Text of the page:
Unfortunately, the health system proves completely irrelevant when it comes to the game’s many mandatory minigames necessary to advance the central storyline, and while there are a few that are genuinely enjoyable, such as the top-down shooter sequence when Bentley tries to hack into a computer system, most leave very little room for error, and very rarely, if ever, have checkpoints when the player has advanced far enough in them., Moreover, the absence of a suspend save is totally inexcusable, and there’s no indicator of the game saving at all, although the sequel seems to preserve progress after Sly or one of his cohorts successfully complete a mission.

In general, the game mechanics don’t function nearly as well as they could have, and there are some points where the player has to purchase specific powerups with coins to advance, with the standard acquisition of coins by killing enemies being generally time-consuming. In between missions, the player can find artifacts to sell for a decent chunk of change, although taking one hit when bringing them back to headquarters breaks the artifact, makes it respawn, and necessitates that players repeat the return process. Loose platforming also mars the gameplay, which really proves unenjoyable.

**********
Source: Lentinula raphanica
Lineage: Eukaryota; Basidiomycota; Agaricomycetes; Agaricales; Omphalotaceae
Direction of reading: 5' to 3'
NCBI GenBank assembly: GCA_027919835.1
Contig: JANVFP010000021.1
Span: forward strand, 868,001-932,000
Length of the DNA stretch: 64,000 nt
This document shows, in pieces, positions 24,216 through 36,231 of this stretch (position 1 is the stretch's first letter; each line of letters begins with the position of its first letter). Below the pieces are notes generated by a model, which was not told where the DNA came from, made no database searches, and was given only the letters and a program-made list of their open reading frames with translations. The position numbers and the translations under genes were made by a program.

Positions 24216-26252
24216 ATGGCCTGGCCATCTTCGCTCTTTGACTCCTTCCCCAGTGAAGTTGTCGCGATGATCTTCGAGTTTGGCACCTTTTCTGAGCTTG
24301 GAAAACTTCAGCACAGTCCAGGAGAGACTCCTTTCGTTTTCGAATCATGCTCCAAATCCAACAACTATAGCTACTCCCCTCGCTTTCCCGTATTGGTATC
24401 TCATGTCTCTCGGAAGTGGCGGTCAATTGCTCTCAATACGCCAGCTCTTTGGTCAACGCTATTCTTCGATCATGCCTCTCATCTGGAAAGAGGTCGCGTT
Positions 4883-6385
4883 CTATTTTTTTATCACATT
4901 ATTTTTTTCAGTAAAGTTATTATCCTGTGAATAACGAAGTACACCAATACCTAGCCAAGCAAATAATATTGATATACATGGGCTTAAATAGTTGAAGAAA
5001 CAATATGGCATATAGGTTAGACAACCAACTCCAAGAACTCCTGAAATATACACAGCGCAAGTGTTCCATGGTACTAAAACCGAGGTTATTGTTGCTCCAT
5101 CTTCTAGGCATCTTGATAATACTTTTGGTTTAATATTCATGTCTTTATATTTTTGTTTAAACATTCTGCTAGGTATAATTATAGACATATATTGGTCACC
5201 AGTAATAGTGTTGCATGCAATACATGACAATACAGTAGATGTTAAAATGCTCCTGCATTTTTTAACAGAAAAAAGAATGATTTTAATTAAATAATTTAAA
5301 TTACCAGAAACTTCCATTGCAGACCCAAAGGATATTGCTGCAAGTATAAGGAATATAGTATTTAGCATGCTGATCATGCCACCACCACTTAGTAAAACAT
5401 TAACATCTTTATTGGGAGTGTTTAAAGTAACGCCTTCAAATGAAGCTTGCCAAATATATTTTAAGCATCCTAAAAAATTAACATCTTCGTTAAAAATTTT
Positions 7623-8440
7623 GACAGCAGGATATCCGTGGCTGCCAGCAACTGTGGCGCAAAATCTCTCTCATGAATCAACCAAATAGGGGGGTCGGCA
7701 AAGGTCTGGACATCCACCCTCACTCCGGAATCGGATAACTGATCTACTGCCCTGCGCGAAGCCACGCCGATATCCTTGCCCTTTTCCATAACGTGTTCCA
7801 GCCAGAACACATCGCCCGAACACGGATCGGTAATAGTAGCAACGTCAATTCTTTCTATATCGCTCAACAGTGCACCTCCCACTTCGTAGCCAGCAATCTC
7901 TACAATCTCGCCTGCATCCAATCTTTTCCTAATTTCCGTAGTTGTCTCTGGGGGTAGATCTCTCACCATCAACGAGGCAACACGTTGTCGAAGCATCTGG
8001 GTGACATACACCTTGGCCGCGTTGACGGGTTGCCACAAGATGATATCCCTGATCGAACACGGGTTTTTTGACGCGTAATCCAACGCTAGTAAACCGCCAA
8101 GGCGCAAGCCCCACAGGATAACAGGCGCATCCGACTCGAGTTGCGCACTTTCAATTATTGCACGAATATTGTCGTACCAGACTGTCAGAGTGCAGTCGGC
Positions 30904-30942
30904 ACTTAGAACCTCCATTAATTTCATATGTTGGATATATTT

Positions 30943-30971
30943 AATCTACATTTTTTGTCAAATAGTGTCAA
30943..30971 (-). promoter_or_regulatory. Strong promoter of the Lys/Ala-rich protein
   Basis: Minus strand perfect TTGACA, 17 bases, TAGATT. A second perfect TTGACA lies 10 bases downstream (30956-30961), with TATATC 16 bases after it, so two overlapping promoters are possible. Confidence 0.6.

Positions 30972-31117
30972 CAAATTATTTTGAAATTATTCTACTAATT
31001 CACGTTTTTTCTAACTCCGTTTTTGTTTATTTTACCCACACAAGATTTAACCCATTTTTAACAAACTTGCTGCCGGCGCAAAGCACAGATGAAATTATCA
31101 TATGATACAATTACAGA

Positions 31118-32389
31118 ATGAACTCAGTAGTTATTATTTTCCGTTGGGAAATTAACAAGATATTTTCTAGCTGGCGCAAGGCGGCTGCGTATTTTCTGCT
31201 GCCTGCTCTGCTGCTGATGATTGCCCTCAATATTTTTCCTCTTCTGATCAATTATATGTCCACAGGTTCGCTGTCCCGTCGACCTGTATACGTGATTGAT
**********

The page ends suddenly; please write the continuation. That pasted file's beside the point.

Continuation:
The other areas of control aside from platforming don’t fare any better, with a serious need for in-game maps that would have made sidequests such as finding bottled scrolls in each episode’s area easier, and while the game tracks time spent on each episode, viewing playtime is generally troublesome. The voiced dialogue is also unskippable, sure to alienate hearing-impaired gamers, and the total absence of a suspend save, as mentioned, definitely proves a deterrent towards players with more limited playtime. Happily, there are some redeeming aspects such as pressing the PlayStation button serving as a universal pause feature, but there’s little excuse for the other parts of interaction.